Do words mean different things to men and women? What have we lost? Have we lost meaning, as women were not part of dictionary-making and editing, at least not the Oxford English Dictionary of James Murray. Historical fiction, a genre favorite these days, is well represented in this first novel. The story begins with a scrap of paper, the word 'bondmaid' written on it, that floats to the ground discarded. It is rescued by Esme Nicoll, who is playing, hiding under the sorting table in the Scriptorium, the editing shed where the first Oxford English Dictionary is being compiled. Esme is more than a bright child; she is overwhelmingly curious. She wonders why some words are discarded, but this is an all-male team in an era of strict Victorian mores. It doesn't matter that the suffrage movement is just outside the gate- 'suffragette' doesn’t make it into the dictionary. The characters are rich and interesting; some are real historical figures and some are unforgettable, like Lizzie, who has looked after Esme all her life, and Mabel from the Covered Market, who introduces her to words like 'prostitute' and 'nob' and supplies colorful definitions. The term 'bumf fodder' is especially intriguing. Esme is really observing how the dictionary is edited, though as a child she is not always satisfied. Esme is as fascinating as an adult who continues to collect interesting words while visiting casualties of World War I. The novel covers more than a hundred years with a wonderful mix of fact, history, and inventiveness.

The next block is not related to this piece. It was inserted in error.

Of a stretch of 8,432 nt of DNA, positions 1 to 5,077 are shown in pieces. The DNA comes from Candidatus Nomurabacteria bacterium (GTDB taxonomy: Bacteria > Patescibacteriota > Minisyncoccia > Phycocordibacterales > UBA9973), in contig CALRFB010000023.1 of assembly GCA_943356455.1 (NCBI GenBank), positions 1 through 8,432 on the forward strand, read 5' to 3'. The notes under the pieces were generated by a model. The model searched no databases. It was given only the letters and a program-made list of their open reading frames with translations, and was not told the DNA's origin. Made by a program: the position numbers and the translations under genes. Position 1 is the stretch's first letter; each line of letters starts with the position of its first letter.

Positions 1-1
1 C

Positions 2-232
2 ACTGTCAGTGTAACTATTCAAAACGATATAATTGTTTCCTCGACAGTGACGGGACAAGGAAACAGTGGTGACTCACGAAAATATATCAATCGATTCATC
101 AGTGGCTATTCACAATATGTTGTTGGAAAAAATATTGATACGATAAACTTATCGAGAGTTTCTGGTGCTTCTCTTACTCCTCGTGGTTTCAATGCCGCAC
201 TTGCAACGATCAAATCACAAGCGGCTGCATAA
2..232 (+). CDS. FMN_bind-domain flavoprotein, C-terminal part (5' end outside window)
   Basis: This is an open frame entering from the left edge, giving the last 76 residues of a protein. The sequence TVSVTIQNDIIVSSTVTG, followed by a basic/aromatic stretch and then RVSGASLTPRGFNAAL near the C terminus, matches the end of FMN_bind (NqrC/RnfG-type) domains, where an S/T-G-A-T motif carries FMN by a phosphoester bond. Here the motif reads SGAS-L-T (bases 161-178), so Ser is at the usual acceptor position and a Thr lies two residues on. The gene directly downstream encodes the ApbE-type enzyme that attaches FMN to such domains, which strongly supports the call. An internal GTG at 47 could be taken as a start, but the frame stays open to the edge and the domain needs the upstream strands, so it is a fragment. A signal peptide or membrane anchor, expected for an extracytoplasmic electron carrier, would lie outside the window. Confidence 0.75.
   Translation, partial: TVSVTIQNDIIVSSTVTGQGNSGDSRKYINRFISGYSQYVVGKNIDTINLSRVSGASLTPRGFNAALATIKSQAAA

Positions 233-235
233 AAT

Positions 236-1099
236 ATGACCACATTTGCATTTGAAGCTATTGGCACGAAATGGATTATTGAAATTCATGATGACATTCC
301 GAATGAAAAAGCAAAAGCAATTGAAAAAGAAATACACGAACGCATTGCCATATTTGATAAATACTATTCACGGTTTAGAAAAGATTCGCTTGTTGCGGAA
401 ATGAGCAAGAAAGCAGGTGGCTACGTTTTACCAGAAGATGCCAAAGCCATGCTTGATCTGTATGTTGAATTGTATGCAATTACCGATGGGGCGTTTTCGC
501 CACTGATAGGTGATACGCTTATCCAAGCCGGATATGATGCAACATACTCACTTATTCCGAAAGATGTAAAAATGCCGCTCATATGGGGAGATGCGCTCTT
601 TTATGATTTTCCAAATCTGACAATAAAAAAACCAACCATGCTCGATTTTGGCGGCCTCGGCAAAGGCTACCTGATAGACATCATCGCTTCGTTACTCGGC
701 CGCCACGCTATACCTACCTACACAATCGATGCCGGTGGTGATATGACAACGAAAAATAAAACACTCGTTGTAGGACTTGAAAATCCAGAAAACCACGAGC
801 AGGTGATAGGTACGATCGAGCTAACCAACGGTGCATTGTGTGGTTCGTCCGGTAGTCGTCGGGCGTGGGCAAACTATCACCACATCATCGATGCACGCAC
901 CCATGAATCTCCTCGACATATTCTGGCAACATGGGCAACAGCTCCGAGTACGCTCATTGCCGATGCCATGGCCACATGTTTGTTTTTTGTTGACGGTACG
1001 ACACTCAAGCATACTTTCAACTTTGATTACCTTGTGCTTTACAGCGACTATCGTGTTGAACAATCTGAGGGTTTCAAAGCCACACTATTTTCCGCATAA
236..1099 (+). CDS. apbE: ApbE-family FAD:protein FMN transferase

If you read one book this year about Israel, read this book. Whether you are an expert on Israel or Israel remains elusive for you, the narrative Noa Tishby weaves makes things simple. Tishby was born and raised in Tel Aviv. After serving in the Israeli army, she moved to Los Angeles. It was there that she realized that she didn’t know enough about her own heritage and culture and began to write a clear narrative that includes her own personal entertaining stories. Tishby provides context from early biblical times right up to today. She doesn’t shy away from controversy and doesn’t paint Israel as a perfect country. She does give us hope! At the end of the book (don’t worry, this is not a spoiler), her son asks her what she is writing and she answers simply, "I am writing a book about Israel." While nothing is simple about Israel, Tishby does an incredible job in helping us understand the significance of this tiny piece of land in the Middle East.
Written by Bonnie Sherr Klein, a former Montrealer and recipient of a Governor General's Award in Commemoration of the Persons Case, and wonderfully illustrated with bright, detailed color by Montrealer Élisabeth Eudes-Pascal, the book tells the story of Kate's Bubbie (grandmother) and what happens when she gets a motorized scooter. Change is always hard and Kate is upset until she discovers what a great help Gladys (the scooter) is for her Bubbie. Ages 4 to 8.
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